Here is where I am stuck..... How do I call one of that object's methods? As far as I can tell I cannot create a new object and load the hashmap object into it because I do not know what type of object the hashmap object is, I just know it's an object. Because there are multiple object types a call like the following cannot be done because the type of object is unknown
String(mystery object from hashmap) thingDesc = new hashmap.hashmap.get( serialNumber ).getDescription();

What is the syntax to access the object in the hashmap?

TIA


Carol Murphy
village idiot
Bartender

Joined: Mar 15, 2001
Posts: 1190
margaret gillon wrote:I have referenced some other posts on Javaranch regarding this assignment and think I have a conceptual understanding of the fix but I don't know the syntax.

Here is where I am stuck..... How do I call that object's getDescription method ? As far as I can tell I cannot create a new object and load the hashmap object into it because I do not know what type of object the hashmap object is, I just know it's an object. Because there are multiple object types a call like the following cannot be done because the type of object is unknown
String(mystery object from hashmap) thingDesc = new hashmap.hashmap.get( serialNumber ).getDescription();

What is the syntax to access the object in the hashmap?

Syntax is not the issue here. Would inheritance and/or casting be useful in this situation? If you could find a way to call getDescription() on each object in your hashmap using Polymorphism, would you need to create a new hashmap? Try reading about Polymorphism again, and see if you can make the concept work for this situation. Think about solving your problem using inheritance.

TIA


margaret gillon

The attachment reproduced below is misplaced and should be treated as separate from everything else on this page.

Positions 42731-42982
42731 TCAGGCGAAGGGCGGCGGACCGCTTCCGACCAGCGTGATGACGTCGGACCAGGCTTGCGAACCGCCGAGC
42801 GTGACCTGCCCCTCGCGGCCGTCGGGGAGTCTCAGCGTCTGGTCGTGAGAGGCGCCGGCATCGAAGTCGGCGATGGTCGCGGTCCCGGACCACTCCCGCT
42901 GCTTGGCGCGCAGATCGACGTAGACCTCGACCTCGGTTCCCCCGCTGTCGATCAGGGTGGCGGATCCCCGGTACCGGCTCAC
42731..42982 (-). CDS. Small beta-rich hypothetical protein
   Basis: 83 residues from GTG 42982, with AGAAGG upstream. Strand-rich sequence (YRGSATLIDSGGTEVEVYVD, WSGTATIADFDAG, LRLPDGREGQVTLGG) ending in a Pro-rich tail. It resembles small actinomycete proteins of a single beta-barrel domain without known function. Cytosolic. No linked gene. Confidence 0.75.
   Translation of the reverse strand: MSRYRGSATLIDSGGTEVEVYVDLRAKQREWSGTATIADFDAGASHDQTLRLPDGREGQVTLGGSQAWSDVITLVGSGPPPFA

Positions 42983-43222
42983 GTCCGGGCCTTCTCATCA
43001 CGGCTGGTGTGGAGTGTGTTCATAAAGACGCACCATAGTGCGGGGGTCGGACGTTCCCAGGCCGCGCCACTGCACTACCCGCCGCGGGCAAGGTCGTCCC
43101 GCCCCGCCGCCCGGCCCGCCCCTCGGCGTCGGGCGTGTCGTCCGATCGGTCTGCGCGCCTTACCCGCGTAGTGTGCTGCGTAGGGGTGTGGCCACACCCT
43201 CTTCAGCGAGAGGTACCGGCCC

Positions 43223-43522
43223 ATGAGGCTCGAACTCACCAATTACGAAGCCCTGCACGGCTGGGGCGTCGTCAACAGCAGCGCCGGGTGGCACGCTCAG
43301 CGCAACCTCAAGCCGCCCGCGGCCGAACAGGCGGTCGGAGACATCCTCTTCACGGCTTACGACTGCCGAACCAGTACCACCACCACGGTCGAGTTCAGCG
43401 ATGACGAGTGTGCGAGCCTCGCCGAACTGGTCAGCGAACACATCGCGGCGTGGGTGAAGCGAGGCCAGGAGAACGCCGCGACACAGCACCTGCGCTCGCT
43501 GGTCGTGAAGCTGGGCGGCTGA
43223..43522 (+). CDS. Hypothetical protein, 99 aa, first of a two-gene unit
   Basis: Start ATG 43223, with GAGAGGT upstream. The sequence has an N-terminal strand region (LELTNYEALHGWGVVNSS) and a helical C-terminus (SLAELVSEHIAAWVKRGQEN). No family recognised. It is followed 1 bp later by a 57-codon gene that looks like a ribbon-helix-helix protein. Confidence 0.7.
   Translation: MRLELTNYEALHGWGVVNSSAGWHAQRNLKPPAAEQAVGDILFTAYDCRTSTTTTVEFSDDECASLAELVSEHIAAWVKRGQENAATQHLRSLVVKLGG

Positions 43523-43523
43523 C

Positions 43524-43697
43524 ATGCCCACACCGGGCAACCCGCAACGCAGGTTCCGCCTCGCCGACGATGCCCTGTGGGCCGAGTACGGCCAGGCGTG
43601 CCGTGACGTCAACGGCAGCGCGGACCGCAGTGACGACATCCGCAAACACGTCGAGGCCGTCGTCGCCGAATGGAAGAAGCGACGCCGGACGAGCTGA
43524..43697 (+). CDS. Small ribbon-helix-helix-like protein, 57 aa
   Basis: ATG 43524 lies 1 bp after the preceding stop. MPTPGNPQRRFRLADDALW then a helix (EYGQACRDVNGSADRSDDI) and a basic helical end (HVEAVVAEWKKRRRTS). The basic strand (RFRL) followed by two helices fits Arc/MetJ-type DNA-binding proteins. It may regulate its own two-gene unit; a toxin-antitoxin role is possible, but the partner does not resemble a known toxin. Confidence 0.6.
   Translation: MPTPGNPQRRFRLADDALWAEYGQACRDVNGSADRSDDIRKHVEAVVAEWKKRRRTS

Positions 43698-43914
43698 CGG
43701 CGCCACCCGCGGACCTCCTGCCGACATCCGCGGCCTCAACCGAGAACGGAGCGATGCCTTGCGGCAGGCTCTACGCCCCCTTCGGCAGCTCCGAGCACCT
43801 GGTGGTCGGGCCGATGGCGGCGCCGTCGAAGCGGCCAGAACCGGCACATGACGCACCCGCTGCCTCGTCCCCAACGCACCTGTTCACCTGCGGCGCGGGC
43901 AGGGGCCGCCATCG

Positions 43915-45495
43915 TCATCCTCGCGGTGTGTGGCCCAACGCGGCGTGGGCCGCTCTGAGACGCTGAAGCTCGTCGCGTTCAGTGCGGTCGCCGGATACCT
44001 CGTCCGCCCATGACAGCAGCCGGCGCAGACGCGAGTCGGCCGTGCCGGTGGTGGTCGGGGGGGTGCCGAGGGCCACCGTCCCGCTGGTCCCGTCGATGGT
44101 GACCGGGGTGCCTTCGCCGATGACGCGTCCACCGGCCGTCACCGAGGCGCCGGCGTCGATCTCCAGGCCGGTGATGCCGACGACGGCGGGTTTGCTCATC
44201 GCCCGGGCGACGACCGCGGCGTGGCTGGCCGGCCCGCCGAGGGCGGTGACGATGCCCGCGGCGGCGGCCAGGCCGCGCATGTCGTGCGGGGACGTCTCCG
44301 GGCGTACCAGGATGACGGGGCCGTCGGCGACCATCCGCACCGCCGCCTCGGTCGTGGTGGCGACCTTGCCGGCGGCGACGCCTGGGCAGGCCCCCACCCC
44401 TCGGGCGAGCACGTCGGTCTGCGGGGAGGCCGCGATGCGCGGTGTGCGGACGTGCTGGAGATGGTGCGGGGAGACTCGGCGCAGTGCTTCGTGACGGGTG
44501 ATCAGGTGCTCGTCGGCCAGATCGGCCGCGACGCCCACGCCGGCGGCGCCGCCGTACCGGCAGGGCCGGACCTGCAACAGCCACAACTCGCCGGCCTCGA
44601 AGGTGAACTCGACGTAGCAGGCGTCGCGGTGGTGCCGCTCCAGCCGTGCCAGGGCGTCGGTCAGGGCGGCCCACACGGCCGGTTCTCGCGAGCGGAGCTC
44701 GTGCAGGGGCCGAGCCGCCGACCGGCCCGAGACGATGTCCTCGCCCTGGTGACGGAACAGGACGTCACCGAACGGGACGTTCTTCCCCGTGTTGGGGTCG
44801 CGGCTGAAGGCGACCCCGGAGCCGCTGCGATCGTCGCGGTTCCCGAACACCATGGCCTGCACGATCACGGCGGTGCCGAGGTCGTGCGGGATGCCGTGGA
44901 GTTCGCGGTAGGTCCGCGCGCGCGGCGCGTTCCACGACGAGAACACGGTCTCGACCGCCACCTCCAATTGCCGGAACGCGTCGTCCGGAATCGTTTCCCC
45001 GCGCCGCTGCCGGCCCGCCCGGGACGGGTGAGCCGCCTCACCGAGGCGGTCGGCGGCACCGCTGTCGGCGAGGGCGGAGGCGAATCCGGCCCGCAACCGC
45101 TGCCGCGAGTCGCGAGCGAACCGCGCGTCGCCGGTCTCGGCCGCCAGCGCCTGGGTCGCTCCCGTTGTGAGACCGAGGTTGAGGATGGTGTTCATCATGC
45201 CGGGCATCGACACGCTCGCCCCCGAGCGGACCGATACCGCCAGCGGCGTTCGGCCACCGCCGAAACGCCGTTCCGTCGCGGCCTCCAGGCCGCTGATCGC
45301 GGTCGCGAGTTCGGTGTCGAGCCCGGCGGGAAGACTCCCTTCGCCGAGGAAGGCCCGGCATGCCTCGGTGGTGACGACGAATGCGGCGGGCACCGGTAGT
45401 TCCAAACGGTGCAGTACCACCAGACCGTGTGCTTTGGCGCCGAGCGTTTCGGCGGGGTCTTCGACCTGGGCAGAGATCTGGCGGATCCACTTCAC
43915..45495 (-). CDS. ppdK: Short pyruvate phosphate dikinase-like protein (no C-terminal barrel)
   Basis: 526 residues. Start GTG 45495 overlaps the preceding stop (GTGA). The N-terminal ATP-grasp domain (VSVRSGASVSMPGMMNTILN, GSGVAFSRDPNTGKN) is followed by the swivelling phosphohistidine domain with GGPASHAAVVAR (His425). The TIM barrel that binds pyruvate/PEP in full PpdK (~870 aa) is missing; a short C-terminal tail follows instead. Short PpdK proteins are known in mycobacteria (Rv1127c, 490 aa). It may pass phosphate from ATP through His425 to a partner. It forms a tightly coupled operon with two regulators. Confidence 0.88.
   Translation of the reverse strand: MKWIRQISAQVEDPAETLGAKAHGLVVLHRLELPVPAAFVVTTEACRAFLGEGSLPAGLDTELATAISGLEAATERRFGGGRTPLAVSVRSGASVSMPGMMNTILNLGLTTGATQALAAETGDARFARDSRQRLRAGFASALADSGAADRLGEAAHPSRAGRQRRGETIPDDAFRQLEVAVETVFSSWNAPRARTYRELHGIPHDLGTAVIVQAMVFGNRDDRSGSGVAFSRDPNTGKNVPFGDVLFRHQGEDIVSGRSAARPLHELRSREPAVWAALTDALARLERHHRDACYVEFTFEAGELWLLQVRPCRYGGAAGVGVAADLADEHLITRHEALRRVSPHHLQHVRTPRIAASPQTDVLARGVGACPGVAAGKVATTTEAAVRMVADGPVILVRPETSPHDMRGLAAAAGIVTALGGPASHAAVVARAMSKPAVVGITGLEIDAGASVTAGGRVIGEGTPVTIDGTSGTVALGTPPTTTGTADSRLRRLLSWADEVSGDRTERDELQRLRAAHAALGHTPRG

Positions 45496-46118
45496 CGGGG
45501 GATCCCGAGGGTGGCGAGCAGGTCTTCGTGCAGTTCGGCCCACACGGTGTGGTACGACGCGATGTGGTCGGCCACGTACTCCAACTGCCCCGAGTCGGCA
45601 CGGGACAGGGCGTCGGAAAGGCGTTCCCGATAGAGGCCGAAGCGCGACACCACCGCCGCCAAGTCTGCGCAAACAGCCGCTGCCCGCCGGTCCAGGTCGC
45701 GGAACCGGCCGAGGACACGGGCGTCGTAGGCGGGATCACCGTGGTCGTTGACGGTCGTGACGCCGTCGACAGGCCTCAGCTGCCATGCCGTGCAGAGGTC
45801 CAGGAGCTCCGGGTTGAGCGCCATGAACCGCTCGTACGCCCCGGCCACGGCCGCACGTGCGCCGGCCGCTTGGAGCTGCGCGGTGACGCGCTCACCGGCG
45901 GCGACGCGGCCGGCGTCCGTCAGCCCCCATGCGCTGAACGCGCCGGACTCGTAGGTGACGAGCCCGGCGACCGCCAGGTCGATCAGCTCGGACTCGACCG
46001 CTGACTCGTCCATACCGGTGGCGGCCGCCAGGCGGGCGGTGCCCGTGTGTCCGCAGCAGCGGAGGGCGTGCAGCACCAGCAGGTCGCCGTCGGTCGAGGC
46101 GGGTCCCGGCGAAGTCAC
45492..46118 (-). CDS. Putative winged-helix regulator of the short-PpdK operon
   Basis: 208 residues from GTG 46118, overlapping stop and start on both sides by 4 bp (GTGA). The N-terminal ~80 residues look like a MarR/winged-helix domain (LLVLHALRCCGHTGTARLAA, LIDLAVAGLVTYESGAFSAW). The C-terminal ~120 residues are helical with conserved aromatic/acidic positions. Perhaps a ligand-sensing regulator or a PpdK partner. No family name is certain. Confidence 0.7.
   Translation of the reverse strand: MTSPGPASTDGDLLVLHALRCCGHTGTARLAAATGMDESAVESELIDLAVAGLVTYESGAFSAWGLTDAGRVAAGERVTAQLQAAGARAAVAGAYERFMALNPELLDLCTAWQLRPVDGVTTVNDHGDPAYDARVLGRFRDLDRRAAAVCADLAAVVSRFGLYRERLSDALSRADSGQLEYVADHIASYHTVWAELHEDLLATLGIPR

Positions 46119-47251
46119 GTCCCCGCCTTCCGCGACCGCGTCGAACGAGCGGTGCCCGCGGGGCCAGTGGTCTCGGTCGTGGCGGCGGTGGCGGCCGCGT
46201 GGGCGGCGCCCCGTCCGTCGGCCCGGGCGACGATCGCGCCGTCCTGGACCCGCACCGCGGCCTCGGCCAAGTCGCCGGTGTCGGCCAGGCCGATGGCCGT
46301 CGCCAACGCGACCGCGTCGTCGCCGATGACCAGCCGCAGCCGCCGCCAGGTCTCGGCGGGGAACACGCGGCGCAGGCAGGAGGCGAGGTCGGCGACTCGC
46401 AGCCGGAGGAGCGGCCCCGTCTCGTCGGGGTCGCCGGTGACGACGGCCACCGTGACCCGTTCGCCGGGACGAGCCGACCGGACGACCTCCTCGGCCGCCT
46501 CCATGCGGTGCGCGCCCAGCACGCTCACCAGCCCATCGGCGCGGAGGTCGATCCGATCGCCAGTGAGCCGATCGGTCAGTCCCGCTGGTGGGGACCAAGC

Ranch Hand

Joined: Nov 12, 2008
Posts: 277
    
    2

If you could find a way to call getDescription() on each object in your hashmap using Polymorphism, would you need to create a new hashmap? Try reading about Polymorphism again, and see if you can make the concept work for this situation. Think about solving your problem using inheritance.


If I could do this, then no I would not need a new hashmap, I would just read the value from the hashmap and output it. The issue I have been trying to resolve most of the weekend is that because the hashmap is static and the thing classes and subclasses are not static the hashmap will not accept being loaded with a call to any of the Thing objects.
margaret gillon
Ranch Hand

Joined: Nov 12, 2008
Posts: 277
    
    2

I have learned that as well as making the Thing classes static I have to make the class methods static as well and then the hashmap will load correctly. Now we'll see if I make it through the nitpick.
Janeice DelVecchio
Saloon Keeper

Joined: Sep 14, 2009
Posts: 1623
    
  10

If you make the methods static, you don't have state. The point of the assignment is to have state.
You need to have instance methods in order to output the state of the object, not the state of all objects of that type.

Remember:
if you mark a field with static, it means ALL objects of the same type have the SAME state. so:



The reason the compiler says you can't access non-static fields from a static method is because static methods are on the class level.
The class has no idea if there's any objects of its type instantiated or what their state is.
Each instantiated object is in charge of knowing its own state.

That said, the reason you CAN access static fields/methods from nonstatic methods is because, well, that instantiated object is that class type, so he knows all the things his class knows.

Back to our example:




When you do things right, people won't be sure you've done anything at all.